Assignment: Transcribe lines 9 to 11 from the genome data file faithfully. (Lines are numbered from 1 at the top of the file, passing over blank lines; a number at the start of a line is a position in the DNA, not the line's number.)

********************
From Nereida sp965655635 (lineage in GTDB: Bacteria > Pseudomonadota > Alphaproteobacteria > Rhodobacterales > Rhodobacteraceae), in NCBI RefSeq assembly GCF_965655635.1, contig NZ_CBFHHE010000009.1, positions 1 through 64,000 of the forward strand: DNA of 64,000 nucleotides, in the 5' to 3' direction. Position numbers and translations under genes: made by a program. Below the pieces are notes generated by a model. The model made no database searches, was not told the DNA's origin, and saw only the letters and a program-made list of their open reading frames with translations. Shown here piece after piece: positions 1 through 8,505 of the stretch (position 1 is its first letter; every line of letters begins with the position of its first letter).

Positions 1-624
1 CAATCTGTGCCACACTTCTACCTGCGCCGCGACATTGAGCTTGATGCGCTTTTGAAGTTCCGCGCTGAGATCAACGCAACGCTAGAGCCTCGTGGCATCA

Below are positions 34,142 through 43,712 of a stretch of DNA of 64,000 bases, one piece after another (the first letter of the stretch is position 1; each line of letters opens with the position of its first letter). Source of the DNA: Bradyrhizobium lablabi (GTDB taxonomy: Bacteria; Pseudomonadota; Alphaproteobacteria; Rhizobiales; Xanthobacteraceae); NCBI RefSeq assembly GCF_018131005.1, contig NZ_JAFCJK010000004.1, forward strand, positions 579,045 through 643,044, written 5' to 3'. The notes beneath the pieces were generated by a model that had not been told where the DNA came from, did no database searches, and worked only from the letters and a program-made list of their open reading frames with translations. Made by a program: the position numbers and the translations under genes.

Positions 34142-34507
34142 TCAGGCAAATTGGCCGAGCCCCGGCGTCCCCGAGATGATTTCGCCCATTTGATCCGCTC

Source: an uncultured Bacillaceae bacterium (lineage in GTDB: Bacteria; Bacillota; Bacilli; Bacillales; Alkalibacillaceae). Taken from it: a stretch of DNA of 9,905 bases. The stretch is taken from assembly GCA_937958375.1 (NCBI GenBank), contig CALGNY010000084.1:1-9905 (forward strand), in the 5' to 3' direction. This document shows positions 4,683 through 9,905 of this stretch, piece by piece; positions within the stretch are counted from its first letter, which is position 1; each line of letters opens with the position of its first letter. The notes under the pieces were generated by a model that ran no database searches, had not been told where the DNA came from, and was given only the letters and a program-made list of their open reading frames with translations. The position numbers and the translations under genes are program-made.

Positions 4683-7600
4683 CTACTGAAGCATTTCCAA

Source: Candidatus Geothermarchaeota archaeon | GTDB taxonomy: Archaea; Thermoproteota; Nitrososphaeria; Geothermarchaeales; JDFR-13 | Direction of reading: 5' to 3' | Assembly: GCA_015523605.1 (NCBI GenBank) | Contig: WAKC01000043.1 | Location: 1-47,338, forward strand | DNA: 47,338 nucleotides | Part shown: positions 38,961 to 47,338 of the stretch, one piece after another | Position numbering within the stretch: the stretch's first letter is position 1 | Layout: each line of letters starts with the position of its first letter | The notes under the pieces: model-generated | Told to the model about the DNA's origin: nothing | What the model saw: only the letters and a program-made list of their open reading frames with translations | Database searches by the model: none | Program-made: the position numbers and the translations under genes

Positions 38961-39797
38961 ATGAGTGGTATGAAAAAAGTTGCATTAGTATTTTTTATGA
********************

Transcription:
4683 CTACTGAAGCATTTCCAA

Source: Candidatus Geothermarchaeota archaeon | GTDB taxonomy: Archaea; Thermoproteota; Nitrososphaeria; Geothermarchaeales; JDFR-13 | Direction of reading: 5' to 3' | Assembly: GCA_015523605.1 (NCBI GenBank) | Contig: WAKC01000043.1 | Location: 1-47,338, forward strand | DNA: 47,338 nucleotides | Part shown: positions 38,961 to 47,338 of the stretch, one piece after another | Position numbering within the stretch: the stretch's first letter is position 1 | Layout: each line of letters starts with the position of its first letter | The notes under the pieces: model-generated | Told to the model about the DNA's origin: nothing | What the model saw: only the letters and a program-made list of their open reading frames with translations | Database searches by the model: none | Program-made: the position numbers and the translations under genes

Positions 38961-39797